By Ann Schrader 
The Denver Post

Click here to learn more about SHARK's bust of the NWSS and see video of the horse shocking and Colorado state vet John Maulsby's sordid record of animal abuse.

Investigations into claims that saddle broncs at the National Western rodeo were harmed by electrical jolts have cleared the animals' handlers.

"We will not pursue charges in this situation," said Denver animal control director Don Kelley.

He said a review indicated the horses did not suffer and the electric prod was used according to Professional Rodeo Cowboys Association rules.

Another review completed late Friday by the National Western's animal-care and use committee — chaired by John Maulsby, state veterinarian — also found no wrongdoing.

Video shot last week at three National Western rodeos by an animal-welfare group showed men leaning into the chutes and touching a prod to several horses' necks and hips.

The horses then bolted and bucked out of the chute, and the men pocketed the prods.

PRCA rules allow the use of "standard electric prods" before the gate is opened to safely move a horse that stalls in the chute. Rodeo experts say a stalled horse can explode in the chute, posing a risk to the horse and rider.

Most prods produce a 4,500-volt shock. The marketing director of Miller Manufacturing, which makes one of the devices, told The Denver Post the devices are not intended to be used on horses at rodeos.

However, Maulsby said he talked with other company officials who said the prods can be used on horses.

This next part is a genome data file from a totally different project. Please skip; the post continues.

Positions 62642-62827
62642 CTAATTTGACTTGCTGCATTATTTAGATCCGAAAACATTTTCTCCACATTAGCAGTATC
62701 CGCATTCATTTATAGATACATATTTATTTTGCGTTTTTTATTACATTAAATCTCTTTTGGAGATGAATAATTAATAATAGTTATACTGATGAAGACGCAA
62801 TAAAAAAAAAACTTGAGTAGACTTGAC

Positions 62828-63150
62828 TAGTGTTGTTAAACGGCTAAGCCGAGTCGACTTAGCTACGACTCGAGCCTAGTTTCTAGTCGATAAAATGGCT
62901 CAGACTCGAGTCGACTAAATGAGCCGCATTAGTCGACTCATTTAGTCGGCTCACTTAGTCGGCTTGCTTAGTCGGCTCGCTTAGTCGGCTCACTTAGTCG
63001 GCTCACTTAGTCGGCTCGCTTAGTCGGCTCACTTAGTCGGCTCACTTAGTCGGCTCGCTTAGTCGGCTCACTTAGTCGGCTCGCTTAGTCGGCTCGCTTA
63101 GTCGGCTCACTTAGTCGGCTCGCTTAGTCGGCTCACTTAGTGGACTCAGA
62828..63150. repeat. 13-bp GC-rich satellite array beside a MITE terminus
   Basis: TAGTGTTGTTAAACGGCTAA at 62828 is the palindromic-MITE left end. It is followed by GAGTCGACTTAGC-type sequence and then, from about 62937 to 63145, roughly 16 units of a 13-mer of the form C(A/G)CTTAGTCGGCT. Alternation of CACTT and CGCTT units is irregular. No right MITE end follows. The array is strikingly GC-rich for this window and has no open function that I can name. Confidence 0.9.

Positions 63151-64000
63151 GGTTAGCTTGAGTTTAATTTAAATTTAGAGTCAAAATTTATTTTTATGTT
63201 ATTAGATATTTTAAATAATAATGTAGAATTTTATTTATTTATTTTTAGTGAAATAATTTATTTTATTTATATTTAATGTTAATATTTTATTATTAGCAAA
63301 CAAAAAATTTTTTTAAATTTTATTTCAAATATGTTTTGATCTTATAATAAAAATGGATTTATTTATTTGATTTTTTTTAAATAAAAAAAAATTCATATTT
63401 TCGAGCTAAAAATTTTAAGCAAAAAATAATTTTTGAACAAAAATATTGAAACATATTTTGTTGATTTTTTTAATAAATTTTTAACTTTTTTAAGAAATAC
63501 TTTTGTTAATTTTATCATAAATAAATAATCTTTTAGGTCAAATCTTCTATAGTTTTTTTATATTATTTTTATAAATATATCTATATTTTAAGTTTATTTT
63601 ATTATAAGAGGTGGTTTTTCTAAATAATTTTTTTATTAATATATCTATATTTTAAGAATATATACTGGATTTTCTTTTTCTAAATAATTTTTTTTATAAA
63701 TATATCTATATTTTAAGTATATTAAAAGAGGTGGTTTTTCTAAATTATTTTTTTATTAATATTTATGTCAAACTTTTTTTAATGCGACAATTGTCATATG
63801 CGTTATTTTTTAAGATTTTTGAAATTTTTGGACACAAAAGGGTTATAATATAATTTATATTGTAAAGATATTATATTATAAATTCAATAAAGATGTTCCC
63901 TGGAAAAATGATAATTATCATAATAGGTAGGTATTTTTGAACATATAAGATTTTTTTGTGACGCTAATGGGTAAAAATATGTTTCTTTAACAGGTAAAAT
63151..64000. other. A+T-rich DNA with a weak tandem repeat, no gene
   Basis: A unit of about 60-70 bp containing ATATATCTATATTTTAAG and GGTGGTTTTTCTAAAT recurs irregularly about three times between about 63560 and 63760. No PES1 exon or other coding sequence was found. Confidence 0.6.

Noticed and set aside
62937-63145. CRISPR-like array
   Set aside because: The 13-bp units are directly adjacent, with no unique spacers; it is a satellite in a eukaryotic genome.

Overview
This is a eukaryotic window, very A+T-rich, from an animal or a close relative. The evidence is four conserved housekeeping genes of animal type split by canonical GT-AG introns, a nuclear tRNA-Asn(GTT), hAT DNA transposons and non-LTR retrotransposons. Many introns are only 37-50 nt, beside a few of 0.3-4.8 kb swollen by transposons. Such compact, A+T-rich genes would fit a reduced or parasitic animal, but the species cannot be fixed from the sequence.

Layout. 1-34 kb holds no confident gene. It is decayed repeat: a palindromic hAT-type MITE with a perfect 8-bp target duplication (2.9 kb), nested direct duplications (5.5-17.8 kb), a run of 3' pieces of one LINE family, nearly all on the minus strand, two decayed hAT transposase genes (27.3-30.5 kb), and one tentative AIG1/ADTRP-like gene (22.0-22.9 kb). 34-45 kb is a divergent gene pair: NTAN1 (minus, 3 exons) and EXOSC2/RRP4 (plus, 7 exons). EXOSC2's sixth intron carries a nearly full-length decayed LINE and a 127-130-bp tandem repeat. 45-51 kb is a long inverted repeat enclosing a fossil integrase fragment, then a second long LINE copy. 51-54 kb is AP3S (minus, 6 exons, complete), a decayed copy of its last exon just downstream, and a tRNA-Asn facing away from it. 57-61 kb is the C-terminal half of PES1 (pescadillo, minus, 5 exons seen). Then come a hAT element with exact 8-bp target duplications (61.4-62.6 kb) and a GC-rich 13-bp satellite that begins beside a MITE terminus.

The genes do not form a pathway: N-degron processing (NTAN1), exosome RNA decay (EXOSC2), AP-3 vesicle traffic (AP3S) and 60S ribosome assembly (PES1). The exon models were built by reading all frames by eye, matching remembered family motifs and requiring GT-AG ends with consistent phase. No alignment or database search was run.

A Colorado State University animal science professor said the prods deliver a jolt comparable to what a horse receives from an electric fence.

"I'm beyond disappointed," said Steve Hindi, the president of SHARK — Showing Animals Respect & Kindness — the group that made the video. "I understand the economics, I understand the politics, I understand the tradition, but the problem is, shocking horses isn't right."

SHARK, based in Geneva, Ill., says it is dedicated to ending animal abuse and suffering. It has videotaped other rodeos where prods were used, including those in Las Vegas and Cheyenne.

Hindi questioned the conflict of interest since Maulsby is the state vet and chairs the National Western panel that reviewed the claim.

"I guess the PRCA now determines Colorado and Denver humane law," Hindi said. "We're going to keep fighting."

In 2006, a Cheyenne paper reported the PRCA levied a $500 fine against the Cheyenne Frontier Days stock contractor when a subcontractor improperly used prods on about one-third of the bucking horses.

Ann Schrader: 303-278-3217 or This email address is being protected from spambots. You need JavaScript enabled to view it.

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